For the time being, the GOP should take a more incremental, conservative approach. It should roughly level the playing field by giving refundable tax credits to the uninsured (and self-insured) for use only in buying health insurance. A sensible credit would be $2,000 per adult and $500 per child, with a maximum of $5,000 per family. In this way, all Americans—and not just those with employer-provided insurance—would get a tax break on health insurance. Stopping the tax code from discriminating against the uninsured would also inject much needed life into an insurance market that at present lacks vibrancy and competitiveness.
(3) Funding state-run community (“high-risk”) pools. Having failed on costs and having found that talking about the sheer number of uninsured gains them only so much political mileage, the Obama administration and congressional Democrats have now made the preexisting-condition issue the centerpiece of their Obamacare sales pitch. In reality, however, almost no one has yet been helped by Obamacare. The requirement that insurers cover all comers at the same price, which is the ticket to higher premiums for everyone else, isn’t scheduled to go into effect for three more years.
Most of the Democrats’ examples of the reputed beneficiaries of Obamacare involve those enrolled in its high-risk pools. The Medicare chief actuary had estimated that 375,000 people—about 0.1 percent of the population—would sign up for those pools by New Year’s. Instead the Department of Health and Human Services managed to sign up only 8,000 people. Why didn’t folks sign up? Like the rest of Obamacare, these pools are poorly designed: They’re overregulated, they mandate overly expensive benefits, and (as a result) they charge excessively high premiums. Also, they are underfunded and designed to be short-term, so they—again, like Obamacare as a whole—create great uncertainty and offer little incentive for people to drop out of their current arrangements to join up.
Admittedly, some people (about 1 out of every 35,000 Americans) have been helped by these pools. But a lot more could be helped by better designed, less expensive, less heavily regulated, more locally controlled pools.
Such community pools—“high-risk” is a misnomer, as John R. Graham and John Goodman have noted; these pools are for people who are high cost, not high risk—would be designed and run at the state or local level. They would provide public funding to help cover the cost of insuring people with prohibitively expensive preexisting conditions. To keep people from gaming the system and signing up for insurance only after they’re sick, such plans should ideally cost their recipients more, not less, than most people pay in health care premiums—though far less than such plans would cost on the open market (if they were even available). They should also offer a meaningful, sensible range of benefits; being publicly subsidized, they shouldn’t be Cadillac plans. Such community pools would provide an important safety net for those who otherwise couldn’t get coverage. But they would not throw a net over the entire health care system and everyone who’s affected by it, as Obamacare would.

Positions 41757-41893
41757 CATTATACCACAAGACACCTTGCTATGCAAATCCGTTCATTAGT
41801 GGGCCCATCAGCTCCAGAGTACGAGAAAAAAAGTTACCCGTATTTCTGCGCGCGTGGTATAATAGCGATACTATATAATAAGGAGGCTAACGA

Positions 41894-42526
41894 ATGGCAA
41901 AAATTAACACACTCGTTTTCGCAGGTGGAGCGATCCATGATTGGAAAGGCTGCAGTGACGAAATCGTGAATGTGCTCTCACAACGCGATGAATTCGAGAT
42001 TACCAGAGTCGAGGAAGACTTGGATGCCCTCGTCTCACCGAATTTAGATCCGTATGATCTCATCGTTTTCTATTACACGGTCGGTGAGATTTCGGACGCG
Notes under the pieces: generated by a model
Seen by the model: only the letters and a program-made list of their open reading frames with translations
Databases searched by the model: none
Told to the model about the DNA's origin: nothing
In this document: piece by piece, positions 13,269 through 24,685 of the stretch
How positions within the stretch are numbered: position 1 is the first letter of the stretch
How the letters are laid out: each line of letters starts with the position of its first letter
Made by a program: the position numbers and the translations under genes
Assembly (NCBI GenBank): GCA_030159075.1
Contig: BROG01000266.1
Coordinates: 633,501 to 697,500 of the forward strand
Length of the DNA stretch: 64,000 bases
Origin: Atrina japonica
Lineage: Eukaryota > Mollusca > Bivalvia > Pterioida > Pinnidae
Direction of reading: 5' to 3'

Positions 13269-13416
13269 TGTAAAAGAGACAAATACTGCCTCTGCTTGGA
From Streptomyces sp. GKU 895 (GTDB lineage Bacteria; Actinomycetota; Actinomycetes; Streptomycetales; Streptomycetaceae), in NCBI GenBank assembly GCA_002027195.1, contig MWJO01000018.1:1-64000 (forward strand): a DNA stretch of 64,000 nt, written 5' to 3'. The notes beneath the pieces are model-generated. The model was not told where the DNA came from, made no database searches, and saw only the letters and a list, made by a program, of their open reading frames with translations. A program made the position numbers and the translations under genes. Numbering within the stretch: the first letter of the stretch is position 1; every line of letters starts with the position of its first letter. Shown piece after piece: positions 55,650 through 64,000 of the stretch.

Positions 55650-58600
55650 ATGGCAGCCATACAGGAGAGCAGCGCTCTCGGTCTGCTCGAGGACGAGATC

The CBO has estimated that the 2009 House Republican health bill would provide a surplus of about $75 billion over 10 years in relation to pre-Obamacare spending projections. That bill didn’t include a proposal to stop the tax code from discriminating against the uninsured, but judging from its scoring of a similar provision, the CBO would likely score such a proposal as increasing spending (through refundable tax credits for people who don’t pay that much in taxes) by something in the range of $100 billion over 10 years. James Capretta and Tom Miller have estimated that funding the community pools would probably require about $150-$200 billion, or about $125-$175 billion more than the 2009 House bill allocated. To take the midpoint of Capretta and Miller’s range, this would require finding about $175 billion over a decade ($150 billion, plus $100 billion, minus $75 billion) to reach deficit-neutrality.